It’s gotta be hard not to plunge into the depths of full-on cocktail snobbery. Cocktails have gonna quite a bit more complex—sometimes with an actual explicit code of decorum—since the days of knocking back whiskey sodas. None of us want to seem like idiots, generally, but especially when we’re shelling out anywhere from $12 to $18 for a craft drink. (And if you’re paying $18, unless it comes with free Advil or you can see your future in the glass itself, you’re in an overpriced, hype-driven spot; quite possibly a hotel bar or a bar riding the coattails of actual molecular mixology—and there is such a thing. But if you don’t see a centrifuge in the bar and you’re dropping Tubmans, get the hell out of there.)

OK, rant over. Meanwhile, onto how to straddle the line between cocktail savvy and not sounding like the human equivalent of a walking monocle. Some easy terms and phrases (and behaviors) to avoid, and everyone should leave the cocktail transaction feeling generally human, well served, and well paid.

No matter what—and this goes for life—don’t ask if anything is “artisan.”

Artisan can be a useful, if somewhat blurry term exploited by clever marketing teams who realize it has no legal definition. But the concept of artisan booze is as muddy as “hand-made” tequila or small batch bourbon.

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Don’t ask the bartender to make your drink differently than the menu lists it.

Unless you’re deathly allergic of orgeat or Bittermens Hellfire shrub—and how you found that out, that had to have been tough—leave the recipe well enough alone. Bartenders spend their days, and plenty of their nights, putting together a well-balanced drink. Unless you’re at a bespoke cocktail bar (and those exist, and they will guide you through all the complex nuances of your palate), trust the recipe and respect the guy or gal who put it together. If it’s not to your liking, that’s cool—first off, you tried something new. Secondly, you can probably ask the bartender for a new drink, or a recommendation on your next one.

Don’t take photos. Of ice.


Yeah, plenty of good craft cocktail bars have specialty ice. Big beautiful round spheres, or Scotsman pebble ice, or something newly carved in honor of a holiday: the Flag Day Cube. It’s a nice, though more often practical (dilution-related) factor in mixology. Get a photo in if you must. But remember, the stuff’s gonna melt.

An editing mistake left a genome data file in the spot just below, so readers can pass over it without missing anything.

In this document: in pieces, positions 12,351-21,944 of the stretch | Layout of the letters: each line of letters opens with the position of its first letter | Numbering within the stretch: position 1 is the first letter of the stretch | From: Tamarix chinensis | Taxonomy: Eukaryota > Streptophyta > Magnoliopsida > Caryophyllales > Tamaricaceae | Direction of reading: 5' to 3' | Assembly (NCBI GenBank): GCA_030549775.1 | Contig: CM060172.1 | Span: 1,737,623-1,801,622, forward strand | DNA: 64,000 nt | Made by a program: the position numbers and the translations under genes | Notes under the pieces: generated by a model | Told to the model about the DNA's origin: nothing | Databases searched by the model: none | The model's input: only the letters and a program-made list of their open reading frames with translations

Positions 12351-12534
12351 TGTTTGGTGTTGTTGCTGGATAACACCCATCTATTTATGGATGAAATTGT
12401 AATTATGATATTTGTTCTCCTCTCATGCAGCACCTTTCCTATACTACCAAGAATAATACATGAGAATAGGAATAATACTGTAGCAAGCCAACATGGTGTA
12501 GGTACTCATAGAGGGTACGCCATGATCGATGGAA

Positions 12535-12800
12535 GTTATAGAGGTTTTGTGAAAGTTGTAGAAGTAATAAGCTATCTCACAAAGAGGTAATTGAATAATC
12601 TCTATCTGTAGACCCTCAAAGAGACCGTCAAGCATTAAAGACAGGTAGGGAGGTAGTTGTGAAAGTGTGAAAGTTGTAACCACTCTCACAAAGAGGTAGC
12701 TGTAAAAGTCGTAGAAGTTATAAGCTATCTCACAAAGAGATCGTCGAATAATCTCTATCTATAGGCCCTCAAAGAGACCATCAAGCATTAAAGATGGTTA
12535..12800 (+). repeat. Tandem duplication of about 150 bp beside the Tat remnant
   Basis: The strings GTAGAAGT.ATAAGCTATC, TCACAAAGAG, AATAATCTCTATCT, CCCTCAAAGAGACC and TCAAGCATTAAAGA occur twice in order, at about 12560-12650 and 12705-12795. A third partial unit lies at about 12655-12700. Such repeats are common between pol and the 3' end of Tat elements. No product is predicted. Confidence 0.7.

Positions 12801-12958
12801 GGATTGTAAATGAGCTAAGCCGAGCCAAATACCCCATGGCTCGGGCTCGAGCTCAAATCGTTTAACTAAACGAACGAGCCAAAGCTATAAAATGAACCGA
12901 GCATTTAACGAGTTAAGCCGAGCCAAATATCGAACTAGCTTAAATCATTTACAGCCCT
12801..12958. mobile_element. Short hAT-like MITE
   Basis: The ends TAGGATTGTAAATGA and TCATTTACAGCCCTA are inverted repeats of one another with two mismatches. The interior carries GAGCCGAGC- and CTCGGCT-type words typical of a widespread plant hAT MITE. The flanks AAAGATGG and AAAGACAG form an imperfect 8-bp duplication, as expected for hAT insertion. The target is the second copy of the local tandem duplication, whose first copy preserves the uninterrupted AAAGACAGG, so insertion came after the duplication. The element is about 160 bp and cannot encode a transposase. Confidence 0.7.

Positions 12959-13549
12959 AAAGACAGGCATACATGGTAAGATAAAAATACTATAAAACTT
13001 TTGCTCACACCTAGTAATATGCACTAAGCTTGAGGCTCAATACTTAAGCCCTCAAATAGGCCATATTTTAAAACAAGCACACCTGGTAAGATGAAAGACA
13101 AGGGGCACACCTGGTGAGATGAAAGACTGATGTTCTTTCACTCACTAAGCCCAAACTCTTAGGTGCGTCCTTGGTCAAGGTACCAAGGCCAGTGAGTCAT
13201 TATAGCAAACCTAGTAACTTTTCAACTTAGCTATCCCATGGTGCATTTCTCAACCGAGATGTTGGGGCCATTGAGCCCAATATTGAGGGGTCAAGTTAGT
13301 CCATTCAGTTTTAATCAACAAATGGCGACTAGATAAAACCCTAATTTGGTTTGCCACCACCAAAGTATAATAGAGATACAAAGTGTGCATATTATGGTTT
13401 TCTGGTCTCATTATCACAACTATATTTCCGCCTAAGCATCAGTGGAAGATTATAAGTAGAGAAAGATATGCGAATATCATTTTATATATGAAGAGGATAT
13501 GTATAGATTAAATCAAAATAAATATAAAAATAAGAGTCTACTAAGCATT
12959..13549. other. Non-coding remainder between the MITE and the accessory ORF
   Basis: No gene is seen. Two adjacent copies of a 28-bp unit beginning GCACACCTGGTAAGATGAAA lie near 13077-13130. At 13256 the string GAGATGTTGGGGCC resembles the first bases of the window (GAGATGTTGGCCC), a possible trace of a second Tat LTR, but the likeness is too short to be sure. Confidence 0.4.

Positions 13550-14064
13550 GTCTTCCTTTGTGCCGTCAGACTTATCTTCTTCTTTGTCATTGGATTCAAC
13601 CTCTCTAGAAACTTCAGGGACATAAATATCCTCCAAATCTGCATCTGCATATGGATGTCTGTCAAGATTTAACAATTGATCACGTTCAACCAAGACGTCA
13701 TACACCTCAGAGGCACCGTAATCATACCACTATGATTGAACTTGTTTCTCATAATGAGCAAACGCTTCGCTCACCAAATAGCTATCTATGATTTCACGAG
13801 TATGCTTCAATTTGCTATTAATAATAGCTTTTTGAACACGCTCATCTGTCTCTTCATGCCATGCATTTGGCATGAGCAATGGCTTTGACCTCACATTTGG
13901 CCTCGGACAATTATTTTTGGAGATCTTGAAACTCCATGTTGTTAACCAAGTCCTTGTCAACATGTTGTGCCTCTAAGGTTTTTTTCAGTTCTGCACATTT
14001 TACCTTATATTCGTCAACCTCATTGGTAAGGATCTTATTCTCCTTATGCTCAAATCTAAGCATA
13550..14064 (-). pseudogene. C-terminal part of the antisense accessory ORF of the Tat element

If you don’t like a particular spirit they’re about to use, that’s fine. Just don’t say so like an asshole.

Sorry, but that (terribly?) bad word had to be said. You may not like Grey Goose, or prefer something incredibly esoteric or organic, and that’s entirely your choice. But if it’s part of a recipe, there’s a reason (see above “don’t muck with recipe”), essentially because said bartender has determined the flavor profile of that particular spirit balances with the other components. You may not like Grey Goose or Leblon, but drinking either in a cocktail is light years different from drinking it straight. If you absolutely hate the stuff, just don’t order it.

Don’t have a spirits smarty-pants-off with the bartender.

Annoying Bartender

If you know about how mezcal is made, or basically live on Scotch, that’s fantastic. And you’ll probably enjoy a better drinking life than most of us (assuming you interrupt Scotch drams with a glass of water). But unless it’s a quiet night, the bartender doesn’t want to/have time to hear about your preference for the highlands or lowlands, or what you think about the possible resurgence of Irish whiskey.

Oh yeah, don’t hate on vodka.

It’s easy—maybe the easiest thing—to hate on vodka in the world of craft cocktails. Just…don’t. Vodka has a long, storied, sometimes incredibly weird history. Plus, it goes pretty damn well in some drinks.

Don’t gush over bourbon.

We all know, everyone loves bourbon. (It’s the silent people in the corner of the room, sipping suspiciously, that love Scotch.) But you can order it without talking about Booker Noe or your epic quest to purchase a bottle of Pappy. (Don’t show pictures from your Instagram.)

Identifying the location or production method of a spirit is also fine. Just don’t bloviate.

Your friends might want to know, and truly benefit, from your knowledge of a Single Village mezcal, or what the Tahona method is, for that matter. But they also came out to talk about work, relationships, Game of Thrones—quite possibly all the above if they’re a cast member currently involved with another cast member of Game of Thrones. Share your spirits savvy, or that you know how the Hanky Panky was named, just do what none of us remember to do when we finally (finally!) have something interesting to say: keep it short.

Don’t—absolutely don’t—look at someone who orders a “simple” or “weird” drink like they’re a fool.


Maybe that dude has been craving a Vodka Soda for weeks. Maybe she just absolutely loves a weird 3:1 vermouth to (yes) vodka ratio Martini. It’s not your bidness. You’re ordering a craft cocktail, expertly prepared by a dearly patient bartender, and looking down on someone won’t just make your drink taste bitter. It may well get you good and punched.